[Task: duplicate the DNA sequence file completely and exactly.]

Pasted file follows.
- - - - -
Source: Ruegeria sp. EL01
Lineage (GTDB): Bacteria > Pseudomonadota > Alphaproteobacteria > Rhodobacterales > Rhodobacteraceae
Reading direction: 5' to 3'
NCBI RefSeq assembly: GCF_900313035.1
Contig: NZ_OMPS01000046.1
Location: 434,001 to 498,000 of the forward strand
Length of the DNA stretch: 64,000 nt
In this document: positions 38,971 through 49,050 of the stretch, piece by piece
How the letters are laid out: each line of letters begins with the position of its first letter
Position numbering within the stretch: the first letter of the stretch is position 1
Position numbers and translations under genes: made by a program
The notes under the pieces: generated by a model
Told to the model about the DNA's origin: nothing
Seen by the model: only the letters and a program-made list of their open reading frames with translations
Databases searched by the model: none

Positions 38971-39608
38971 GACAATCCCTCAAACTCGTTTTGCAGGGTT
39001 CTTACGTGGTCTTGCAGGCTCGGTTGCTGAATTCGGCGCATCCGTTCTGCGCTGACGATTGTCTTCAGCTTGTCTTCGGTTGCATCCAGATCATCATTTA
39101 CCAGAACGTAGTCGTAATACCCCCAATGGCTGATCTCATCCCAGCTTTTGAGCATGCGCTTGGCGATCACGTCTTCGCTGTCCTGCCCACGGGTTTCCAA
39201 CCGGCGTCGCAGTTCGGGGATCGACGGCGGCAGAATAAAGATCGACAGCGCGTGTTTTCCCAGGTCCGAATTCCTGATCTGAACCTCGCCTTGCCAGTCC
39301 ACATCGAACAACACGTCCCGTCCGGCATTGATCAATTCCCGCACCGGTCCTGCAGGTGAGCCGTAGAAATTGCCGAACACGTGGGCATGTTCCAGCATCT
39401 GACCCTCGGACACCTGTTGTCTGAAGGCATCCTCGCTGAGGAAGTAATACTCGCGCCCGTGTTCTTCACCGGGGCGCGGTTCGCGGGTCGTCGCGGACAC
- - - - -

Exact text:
Source: Ruegeria sp. EL01
Lineage (GTDB): Bacteria > Pseudomonadota > Alphaproteobacteria > Rhodobacterales > Rhodobacteraceae
Reading direction: 5' to 3'
NCBI RefSeq assembly: GCF_900313035.1
Contig: NZ_OMPS01000046.1
Location: 434,001 to 498,000 of the forward strand
Length of the DNA stretch: 64,000 nt
In this document: positions 38,971 through 49,050 of the stretch, piece by piece
How the letters are laid out: each line of letters begins with the position of its first letter
Position numbering within the stretch: the first letter of the stretch is position 1
Position numbers and translations under genes: made by a program
The notes under the pieces: generated by a model
Told to the model about the DNA's origin: nothing
Seen by the model: only the letters and a program-made list of their open reading frames with translations
Databases searched by the model: none

Positions 38971-39608
38971 GACAATCCCTCAAACTCGTTTTGCAGGGTT
39001 CTTACGTGGTCTTGCAGGCTCGGTTGCTGAATTCGGCGCATCCGTTCTGCGCTGACGATTGTCTTCAGCTTGTCTTCGGTTGCATCCAGATCATCATTTA
39101 CCAGAACGTAGTCGTAATACCCCCAATGGCTGATCTCATCCCAGCTTTTGAGCATGCGCTTGGCGATCACGTCTTCGCTGTCCTGCCCACGGGTTTCCAA
39201 CCGGCGTCGCAGTTCGGGGATCGACGGCGGCAGAATAAAGATCGACAGCGCGTGTTTTCCCAGGTCCGAATTCCTGATCTGAACCTCGCCTTGCCAGTCC
39301 ACATCGAACAACACGTCCCGTCCGGCATTGATCAATTCCCGCACCGGTCCTGCAGGTGAGCCGTAGAAATTGCCGAACACGTGGGCATGTTCCAGCATCT
39401 GACCCTCGGACACCTGTTGTCTGAAGGCATCCTCGCTGAGGAAGTAATACTCGCGCCCGTGTTCTTCACCGGGGCGCGGTTCGCGGGTCGTCGCGGACAC